The end of the Chapman era
Good riddance to the Cuban Missile. After not showing up for a mandatory team workout last week, the Yankees have announced that Aroldis Chapman will not be on the ALDS roster and, in all likelihood, will never suit up for the team again. This strange ending to an otherwise fairly successful saga is the cherry on top of a truly terrible year for Chapman, one which saw him struggle through multiple IL stints as well as general ineffectiveness. He won’t be missed.
|Photo Credit: Frank Franklin Ii/Associated Press|
While Chapman was a question mark to make the ALDS bullpen to begin with, him being officially left off means the already-thin New York bullpen will need someone else to step up in the late innings. Once a dominant and consistent unit early in the season, the Yankees bullpen is now their true Achilles heel and hopefully not the one unit that lets them down this October.
While Chapman was far from a lock from getting meaningful innings in the first place, the late-innings will now be squarely in the lap of Jonathan Loaisiga, Miguel Castro, Lou Trivino, Clay Holmes, Clarke Schmidt and Wandy Peralta. Ideally, the Yankees will not designate one specific closer, and instead go bullpen by committee throughout the playoffs, and play the matchups to determine which pitcher appears in what inning. It’s an effective, albeit counterintuitive, strategy that the Rays have employed for years.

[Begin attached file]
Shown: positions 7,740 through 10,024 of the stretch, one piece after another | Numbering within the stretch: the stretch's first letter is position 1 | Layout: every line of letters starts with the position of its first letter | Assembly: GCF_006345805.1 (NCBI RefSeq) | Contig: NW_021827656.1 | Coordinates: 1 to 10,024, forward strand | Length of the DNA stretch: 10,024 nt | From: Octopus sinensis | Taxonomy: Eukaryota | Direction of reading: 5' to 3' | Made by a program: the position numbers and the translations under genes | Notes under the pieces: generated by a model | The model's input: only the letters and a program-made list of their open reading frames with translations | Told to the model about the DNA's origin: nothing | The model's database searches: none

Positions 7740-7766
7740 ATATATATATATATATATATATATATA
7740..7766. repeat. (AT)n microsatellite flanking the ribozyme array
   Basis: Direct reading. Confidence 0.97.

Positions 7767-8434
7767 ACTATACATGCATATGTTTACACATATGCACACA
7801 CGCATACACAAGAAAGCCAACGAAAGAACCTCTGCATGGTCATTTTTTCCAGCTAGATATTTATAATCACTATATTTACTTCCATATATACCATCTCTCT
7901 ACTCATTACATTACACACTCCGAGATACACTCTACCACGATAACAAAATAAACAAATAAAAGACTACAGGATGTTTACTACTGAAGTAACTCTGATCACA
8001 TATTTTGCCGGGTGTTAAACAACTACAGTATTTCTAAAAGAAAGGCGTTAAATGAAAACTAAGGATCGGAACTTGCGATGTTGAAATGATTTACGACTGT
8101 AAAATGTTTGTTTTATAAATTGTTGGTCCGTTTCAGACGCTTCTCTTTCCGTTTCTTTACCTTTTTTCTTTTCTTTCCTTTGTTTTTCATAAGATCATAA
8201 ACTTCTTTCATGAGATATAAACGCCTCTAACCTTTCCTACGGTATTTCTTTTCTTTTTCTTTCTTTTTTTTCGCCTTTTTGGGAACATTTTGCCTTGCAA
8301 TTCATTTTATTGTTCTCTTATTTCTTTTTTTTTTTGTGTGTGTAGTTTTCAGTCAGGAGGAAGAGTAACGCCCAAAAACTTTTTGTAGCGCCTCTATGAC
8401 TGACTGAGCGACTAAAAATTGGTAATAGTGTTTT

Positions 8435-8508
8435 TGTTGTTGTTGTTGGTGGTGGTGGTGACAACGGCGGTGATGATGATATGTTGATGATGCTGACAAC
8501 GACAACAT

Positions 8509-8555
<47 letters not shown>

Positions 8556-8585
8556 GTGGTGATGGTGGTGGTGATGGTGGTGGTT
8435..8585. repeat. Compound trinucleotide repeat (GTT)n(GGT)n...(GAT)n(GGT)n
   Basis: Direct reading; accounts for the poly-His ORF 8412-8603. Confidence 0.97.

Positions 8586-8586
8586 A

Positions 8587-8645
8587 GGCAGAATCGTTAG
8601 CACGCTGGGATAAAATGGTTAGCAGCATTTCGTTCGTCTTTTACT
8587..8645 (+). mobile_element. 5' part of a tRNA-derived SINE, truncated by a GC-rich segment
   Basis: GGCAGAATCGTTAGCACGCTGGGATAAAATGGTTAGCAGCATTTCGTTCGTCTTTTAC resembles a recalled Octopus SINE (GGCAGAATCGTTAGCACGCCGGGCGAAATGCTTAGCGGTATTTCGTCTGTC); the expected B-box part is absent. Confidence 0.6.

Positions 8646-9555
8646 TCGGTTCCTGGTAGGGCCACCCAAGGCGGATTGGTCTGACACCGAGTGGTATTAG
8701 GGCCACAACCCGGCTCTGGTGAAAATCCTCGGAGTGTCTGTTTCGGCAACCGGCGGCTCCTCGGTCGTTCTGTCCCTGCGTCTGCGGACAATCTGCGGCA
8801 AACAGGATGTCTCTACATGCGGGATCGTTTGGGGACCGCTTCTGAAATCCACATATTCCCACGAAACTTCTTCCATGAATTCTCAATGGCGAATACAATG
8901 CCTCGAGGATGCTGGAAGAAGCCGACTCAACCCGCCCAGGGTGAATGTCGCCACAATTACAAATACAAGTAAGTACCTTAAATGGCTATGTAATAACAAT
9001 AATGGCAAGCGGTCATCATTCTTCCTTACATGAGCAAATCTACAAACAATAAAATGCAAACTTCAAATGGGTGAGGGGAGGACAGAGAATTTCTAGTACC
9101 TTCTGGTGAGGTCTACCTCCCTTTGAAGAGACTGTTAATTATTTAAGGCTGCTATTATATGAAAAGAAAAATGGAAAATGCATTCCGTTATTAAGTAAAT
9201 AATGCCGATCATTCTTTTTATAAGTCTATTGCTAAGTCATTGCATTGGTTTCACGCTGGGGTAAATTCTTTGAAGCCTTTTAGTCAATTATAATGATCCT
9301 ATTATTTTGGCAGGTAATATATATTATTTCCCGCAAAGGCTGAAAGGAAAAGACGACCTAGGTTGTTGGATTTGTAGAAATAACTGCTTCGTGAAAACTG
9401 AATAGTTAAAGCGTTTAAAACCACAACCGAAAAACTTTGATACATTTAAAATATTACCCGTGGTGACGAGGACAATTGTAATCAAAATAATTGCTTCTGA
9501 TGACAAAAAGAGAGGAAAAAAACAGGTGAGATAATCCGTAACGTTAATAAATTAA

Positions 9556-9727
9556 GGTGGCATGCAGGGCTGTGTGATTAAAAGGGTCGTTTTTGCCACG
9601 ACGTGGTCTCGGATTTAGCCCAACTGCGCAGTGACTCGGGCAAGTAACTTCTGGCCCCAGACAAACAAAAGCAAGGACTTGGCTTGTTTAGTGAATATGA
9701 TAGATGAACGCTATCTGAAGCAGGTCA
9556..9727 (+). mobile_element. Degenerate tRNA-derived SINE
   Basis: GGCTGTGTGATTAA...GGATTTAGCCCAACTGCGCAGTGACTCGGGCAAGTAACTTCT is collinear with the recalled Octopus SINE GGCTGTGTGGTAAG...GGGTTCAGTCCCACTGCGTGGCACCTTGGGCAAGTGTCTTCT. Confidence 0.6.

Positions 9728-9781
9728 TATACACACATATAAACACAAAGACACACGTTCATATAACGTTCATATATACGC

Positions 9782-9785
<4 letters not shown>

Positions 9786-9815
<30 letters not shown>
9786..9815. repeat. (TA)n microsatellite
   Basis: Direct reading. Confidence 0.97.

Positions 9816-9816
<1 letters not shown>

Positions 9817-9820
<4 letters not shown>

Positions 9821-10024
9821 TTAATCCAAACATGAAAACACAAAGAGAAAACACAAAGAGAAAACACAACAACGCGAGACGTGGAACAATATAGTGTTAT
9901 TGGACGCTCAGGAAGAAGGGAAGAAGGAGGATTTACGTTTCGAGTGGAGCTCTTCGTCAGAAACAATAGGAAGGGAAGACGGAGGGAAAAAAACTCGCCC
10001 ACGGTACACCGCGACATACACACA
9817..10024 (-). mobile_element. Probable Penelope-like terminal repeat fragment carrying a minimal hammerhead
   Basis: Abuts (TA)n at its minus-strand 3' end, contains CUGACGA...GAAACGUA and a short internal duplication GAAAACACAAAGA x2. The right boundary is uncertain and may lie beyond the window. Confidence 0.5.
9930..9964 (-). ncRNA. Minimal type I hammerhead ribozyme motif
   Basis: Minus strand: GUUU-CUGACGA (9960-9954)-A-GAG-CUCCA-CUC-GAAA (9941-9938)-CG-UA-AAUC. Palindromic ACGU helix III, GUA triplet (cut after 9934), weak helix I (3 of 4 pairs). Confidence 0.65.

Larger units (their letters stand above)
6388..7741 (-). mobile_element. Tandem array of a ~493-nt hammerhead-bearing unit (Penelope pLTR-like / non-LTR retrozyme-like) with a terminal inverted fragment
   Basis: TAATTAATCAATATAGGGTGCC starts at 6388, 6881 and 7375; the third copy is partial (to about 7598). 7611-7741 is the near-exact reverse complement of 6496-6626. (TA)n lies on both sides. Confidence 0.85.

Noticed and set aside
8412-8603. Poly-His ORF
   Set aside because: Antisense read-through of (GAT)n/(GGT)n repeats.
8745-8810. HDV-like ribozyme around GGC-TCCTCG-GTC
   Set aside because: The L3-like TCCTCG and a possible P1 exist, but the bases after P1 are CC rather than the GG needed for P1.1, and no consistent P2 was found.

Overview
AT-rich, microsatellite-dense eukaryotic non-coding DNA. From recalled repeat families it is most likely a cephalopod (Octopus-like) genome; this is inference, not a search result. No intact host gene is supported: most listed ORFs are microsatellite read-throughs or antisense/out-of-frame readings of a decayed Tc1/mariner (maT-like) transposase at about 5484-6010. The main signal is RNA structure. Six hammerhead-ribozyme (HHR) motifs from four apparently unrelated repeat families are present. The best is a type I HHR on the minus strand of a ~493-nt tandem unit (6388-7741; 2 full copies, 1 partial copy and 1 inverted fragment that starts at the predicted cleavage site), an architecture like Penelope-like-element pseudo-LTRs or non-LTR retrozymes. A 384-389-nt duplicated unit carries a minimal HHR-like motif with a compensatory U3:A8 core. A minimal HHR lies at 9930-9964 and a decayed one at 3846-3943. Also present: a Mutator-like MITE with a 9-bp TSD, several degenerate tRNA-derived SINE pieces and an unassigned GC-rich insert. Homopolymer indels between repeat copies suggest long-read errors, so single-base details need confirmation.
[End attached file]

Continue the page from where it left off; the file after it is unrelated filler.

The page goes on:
Brian Cashman discusses what led to Aroldis Chapman's omission from the Yankees ALDS roster. pic.twitter.com/C3T2yXDtb1— YES Network (@YESNetwork) October 10, 2022
Aroldis Chapman ends his 2022 campaign with a 4-4 record, a 4.46 ERA, 1.431 WHIP, a career-low 10.9 K/9, a BB/9 of 6.9 (second highest of his career), an ERA+ of 88 and a FIP of 4.57. Just an ugly season across the board, and now his Yankee tenure also ends in disgrace.
The Yankees made every effort to support him over the years, trading him away for a chance at a title only to give him a massive free-agent contract to come back, and extension on said contract, kept him on the roster and as the closer through an ugly domestic violence case, stood by him through battles with inconsistency, and even his tattoo-related midseason IL stint which led to an infection in his leg. But not showing up to a team workout before the playoffs because he wasn’t guaranteed a spot on the roster was the final straw. And to be honest, the Yankees are better off without him. Good riddance, jackass.
Article by:Follow @anatalizio0523